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Unscheduled and out-of-hours care for people in their last year of life: a retrospective cohort analysis of national datasets
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  • Published on:
    Big data and end-of-life care
    • Scott Murray, Emeritus Professor of Primary Palliative Care University of Edinburgh
    • Other Contributors:
      • Bruce Mason, Research Fellow

    We were delighted to learn from enthusiastic responses to our article (1) that other researchers are also finding that the analysis of routine NHS datasets can shed light on the high volume and variety of care that people seek out-of-hours in their last year of life.

    Miller focussed on Primary Care Out-of-hours and Emergency Department data of people dying specifically of cancer. She included prescribing data, and her detailed textual analyses allowed a nuanced understanding of the presenting complaints and diagnoses to be gained. (2) She also quantified the very substantial role that unscheduled care plays in meeting the acute palliative care needs of people in the last year of life.

    Chu in her study, like us, concluded that unscheduled care databases should incorporate more domains relevant to palliative care, and increase the capability of linking with Electronic Palliative Care Co-ordination Systems (EPaCCS). (3) This would help to understand the benefits of these systems and describe their use by health care professionals. We found in Scotland that GPOOH is the only unscheduled care database that captures such information.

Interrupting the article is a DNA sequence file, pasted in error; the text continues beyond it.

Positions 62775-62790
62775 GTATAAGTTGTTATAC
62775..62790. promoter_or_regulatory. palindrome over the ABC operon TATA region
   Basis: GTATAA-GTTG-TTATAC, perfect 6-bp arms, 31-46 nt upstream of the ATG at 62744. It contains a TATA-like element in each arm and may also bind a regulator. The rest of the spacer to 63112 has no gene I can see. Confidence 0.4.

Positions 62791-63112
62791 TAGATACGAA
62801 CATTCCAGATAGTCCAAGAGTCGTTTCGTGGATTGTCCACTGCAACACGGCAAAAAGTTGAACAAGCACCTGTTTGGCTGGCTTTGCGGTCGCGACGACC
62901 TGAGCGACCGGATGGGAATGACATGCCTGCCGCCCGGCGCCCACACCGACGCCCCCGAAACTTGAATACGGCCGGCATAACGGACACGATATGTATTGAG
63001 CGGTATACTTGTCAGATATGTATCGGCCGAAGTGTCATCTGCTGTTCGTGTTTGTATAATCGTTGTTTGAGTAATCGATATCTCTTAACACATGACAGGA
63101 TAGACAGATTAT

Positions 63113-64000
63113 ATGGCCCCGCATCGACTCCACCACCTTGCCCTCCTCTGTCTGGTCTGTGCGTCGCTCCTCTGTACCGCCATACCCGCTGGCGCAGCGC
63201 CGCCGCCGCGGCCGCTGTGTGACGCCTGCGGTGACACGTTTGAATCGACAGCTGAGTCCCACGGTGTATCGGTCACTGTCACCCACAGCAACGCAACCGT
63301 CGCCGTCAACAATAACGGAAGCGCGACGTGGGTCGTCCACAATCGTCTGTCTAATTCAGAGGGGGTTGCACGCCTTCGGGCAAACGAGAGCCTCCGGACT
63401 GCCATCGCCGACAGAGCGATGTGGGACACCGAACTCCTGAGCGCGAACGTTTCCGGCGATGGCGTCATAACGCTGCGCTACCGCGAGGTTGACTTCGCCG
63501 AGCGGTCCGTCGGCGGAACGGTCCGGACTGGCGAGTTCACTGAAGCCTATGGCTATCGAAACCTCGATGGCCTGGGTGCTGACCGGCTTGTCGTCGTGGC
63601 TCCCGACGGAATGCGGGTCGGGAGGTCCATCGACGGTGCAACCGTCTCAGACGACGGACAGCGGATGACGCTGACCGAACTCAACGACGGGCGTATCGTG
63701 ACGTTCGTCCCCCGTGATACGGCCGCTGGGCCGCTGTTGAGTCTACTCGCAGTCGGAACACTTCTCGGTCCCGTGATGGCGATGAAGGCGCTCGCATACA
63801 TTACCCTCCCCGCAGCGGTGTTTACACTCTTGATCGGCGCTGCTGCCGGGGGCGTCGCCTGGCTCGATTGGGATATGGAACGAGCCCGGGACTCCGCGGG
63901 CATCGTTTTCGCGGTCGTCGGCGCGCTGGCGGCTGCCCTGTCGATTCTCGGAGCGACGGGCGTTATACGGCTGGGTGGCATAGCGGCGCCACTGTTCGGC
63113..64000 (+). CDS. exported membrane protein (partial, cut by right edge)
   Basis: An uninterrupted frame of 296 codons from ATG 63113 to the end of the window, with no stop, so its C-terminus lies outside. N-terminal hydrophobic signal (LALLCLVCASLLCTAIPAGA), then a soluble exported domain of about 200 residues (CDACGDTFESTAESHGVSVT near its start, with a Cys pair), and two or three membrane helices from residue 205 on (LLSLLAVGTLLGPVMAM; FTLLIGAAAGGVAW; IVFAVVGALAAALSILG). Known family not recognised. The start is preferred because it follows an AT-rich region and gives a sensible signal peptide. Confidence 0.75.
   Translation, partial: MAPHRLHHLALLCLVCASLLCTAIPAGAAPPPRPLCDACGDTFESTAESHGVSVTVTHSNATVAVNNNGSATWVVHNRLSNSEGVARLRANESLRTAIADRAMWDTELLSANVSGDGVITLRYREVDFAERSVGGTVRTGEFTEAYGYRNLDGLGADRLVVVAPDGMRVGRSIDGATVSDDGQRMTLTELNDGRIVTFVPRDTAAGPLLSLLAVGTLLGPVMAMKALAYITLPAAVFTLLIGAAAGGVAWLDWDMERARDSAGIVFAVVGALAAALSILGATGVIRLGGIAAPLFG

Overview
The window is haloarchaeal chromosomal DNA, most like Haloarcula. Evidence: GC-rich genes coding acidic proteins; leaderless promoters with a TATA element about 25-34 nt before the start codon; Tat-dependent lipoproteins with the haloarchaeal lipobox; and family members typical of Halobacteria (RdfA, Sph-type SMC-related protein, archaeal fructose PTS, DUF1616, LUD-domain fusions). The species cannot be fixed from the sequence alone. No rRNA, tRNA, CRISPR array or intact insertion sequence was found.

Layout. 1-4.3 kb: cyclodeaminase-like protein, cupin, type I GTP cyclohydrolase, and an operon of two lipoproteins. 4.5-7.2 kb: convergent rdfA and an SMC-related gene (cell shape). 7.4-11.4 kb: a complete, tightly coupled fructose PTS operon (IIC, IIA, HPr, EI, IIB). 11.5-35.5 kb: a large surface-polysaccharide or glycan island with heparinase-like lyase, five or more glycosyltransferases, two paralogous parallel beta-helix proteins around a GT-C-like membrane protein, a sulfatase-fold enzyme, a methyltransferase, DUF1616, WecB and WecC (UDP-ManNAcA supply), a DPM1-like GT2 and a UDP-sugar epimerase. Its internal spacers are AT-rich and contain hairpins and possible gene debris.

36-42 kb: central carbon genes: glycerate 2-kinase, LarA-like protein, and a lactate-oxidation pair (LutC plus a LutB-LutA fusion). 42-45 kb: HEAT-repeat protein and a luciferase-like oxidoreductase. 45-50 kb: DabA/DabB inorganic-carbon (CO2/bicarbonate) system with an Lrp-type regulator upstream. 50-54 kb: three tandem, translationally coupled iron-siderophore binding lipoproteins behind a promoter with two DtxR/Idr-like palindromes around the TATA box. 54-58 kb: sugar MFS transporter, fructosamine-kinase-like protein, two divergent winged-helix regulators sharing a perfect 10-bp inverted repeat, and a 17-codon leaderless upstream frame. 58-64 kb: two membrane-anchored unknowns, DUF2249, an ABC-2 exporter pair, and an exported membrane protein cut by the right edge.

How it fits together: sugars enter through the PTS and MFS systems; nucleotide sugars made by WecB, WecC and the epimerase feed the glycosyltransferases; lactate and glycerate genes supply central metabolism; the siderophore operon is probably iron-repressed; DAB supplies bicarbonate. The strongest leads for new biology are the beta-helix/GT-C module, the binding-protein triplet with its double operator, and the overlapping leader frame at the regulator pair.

Diernberger recently analysed the patterns and NHS costs of out-patient and in-patient hospital care in the last year of life in Scotland, noting as we had done that people dying of cancer had the highest number of admissions. (4) The mean cost of planned and unplanned admissions was £10,000 per patient in the last year of...

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    Conflict of Interest:
    None declared.
  • Published on:
    Use of routinely collected data to study care at the end of life
    • Christina S Chu, Academic Clinical Fellow in Palliative Medicine Marie Curie Palliative Care Research Department, UCL

    This study demonstrates the utility of routinely collected databases in palliative and end of life care research. Obtaining large sample sizes covering a whole population of interest is a significant advantage of using routine databases. I found the unscheduled care patterns of different disease groups (cancer, organ failure, frailty/progressive neurological condition, etc.) particularly interesting.

    As explored in a recent article, routine databases should work to incorporate more domains relevant to palliative care, and increase the capability of linking with Electronic Palliative Care Co-ordination Systems (EPaCCS) [1]. This will help further our understanding the potential benefits of these systems and their use by health care professionals.

    References:
    1. Chu CS. Using routine databases to evaluate Electronic Palliative Care Co-ordination Systems (EPaCCS). BMJ Evidence-Based Medicine Published Online First: 29 January 2021. doi: 10.1136/bmjebm-2019-111332